US President Barack Obama meets with Prime Minister Benjamin Netanyahu at the White House, October 1, 2014.
In the wake of Prime Minister Benjamin Netanyahu's resounding victory in Tuesday's election, the White House has expressed severe concern regarding the Likud leader's campaign rhetoric and noted turnaround against the establishment of a Palestinian state.
According to several administration officials, the Obama administration is now seriously considering agreeing to the passage of a United Nations Security Council resolution "embodying the principles of a two-state solution that would include Israel’s 1967 borders with Palestine and mutually agreed swaps of territory," according to The New York Times.
Although the relationship between Israel and the United States would remain strong, according to administration officials, it would not be managed by US President Barack Obama and Netanyahu. Instead, US Secretary of State John Kerry, one of Netanyahu's only remaining friends in the president's administration, would take over along with Pentagon officials who handle the close military alliance with Israel.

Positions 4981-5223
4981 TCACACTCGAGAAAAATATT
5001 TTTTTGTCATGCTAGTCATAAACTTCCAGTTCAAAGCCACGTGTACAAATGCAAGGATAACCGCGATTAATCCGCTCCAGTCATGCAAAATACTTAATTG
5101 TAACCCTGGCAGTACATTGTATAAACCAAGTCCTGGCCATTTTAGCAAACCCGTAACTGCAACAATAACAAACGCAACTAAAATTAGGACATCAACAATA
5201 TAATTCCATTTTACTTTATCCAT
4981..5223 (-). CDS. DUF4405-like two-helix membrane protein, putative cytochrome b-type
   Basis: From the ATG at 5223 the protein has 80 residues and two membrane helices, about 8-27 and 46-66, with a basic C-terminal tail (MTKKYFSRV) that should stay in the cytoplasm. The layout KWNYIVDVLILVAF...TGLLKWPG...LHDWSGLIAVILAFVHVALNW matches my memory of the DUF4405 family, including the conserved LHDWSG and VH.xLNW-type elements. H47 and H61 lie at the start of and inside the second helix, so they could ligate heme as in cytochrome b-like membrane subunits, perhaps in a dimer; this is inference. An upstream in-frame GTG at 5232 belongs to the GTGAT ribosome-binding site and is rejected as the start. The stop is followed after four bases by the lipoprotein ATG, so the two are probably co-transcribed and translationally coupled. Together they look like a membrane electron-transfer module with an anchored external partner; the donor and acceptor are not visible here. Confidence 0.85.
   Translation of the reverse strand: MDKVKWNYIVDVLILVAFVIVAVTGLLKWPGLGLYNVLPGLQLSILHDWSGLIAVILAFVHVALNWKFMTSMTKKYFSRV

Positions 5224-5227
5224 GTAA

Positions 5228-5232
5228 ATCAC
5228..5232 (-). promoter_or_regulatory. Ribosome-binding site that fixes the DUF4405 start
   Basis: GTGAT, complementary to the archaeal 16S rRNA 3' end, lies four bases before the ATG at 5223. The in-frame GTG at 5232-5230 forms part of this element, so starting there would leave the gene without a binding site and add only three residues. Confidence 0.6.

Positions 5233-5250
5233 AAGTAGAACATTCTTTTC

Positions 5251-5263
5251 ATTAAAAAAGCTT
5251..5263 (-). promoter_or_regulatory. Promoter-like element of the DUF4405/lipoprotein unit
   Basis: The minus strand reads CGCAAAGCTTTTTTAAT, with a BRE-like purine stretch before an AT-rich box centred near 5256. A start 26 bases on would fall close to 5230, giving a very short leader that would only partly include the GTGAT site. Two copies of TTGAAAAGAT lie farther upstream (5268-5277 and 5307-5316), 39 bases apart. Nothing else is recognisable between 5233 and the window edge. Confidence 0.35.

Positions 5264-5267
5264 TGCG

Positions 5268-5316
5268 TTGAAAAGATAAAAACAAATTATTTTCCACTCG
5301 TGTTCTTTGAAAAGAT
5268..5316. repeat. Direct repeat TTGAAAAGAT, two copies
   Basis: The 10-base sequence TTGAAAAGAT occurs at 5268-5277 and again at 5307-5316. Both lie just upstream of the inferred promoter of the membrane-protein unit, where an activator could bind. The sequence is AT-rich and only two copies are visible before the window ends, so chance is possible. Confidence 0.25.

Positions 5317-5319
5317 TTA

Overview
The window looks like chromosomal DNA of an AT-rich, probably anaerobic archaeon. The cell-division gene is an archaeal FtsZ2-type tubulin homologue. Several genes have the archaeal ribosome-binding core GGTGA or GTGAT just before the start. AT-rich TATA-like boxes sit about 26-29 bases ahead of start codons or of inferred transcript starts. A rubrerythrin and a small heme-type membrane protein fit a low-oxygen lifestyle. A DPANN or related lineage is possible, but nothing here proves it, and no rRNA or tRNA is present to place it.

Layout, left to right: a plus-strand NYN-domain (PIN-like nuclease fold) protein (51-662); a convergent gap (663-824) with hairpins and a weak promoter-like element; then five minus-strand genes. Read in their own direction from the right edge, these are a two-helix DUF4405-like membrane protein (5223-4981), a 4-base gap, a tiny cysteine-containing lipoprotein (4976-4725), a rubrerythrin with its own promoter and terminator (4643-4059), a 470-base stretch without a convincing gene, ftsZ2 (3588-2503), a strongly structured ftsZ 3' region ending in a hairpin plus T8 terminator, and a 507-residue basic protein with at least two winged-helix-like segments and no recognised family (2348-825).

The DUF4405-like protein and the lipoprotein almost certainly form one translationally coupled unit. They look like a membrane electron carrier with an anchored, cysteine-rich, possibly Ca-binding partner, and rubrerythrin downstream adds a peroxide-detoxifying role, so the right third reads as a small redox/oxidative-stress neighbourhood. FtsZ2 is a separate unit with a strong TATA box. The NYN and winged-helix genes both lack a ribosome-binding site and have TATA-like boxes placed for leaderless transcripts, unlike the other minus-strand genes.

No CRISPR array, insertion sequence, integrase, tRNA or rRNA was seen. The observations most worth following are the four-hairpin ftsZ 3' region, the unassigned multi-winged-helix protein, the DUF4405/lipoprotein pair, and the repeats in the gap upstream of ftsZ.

“The president is a pretty pragmatic person and if he felt it would be useful, he will certainly engage,” the Times
quoted a senior administration official as saying. “But he’s not going to waste his time,” he added.
“The premise of our position internationally has been to support direct negotiations between the Israelis and the Palestinians,” a senior White House official said. “We are now in a reality where the Israeli government no longer supports direct negotiations. Therefore we clearly have to factor that into our decisions going forward.”
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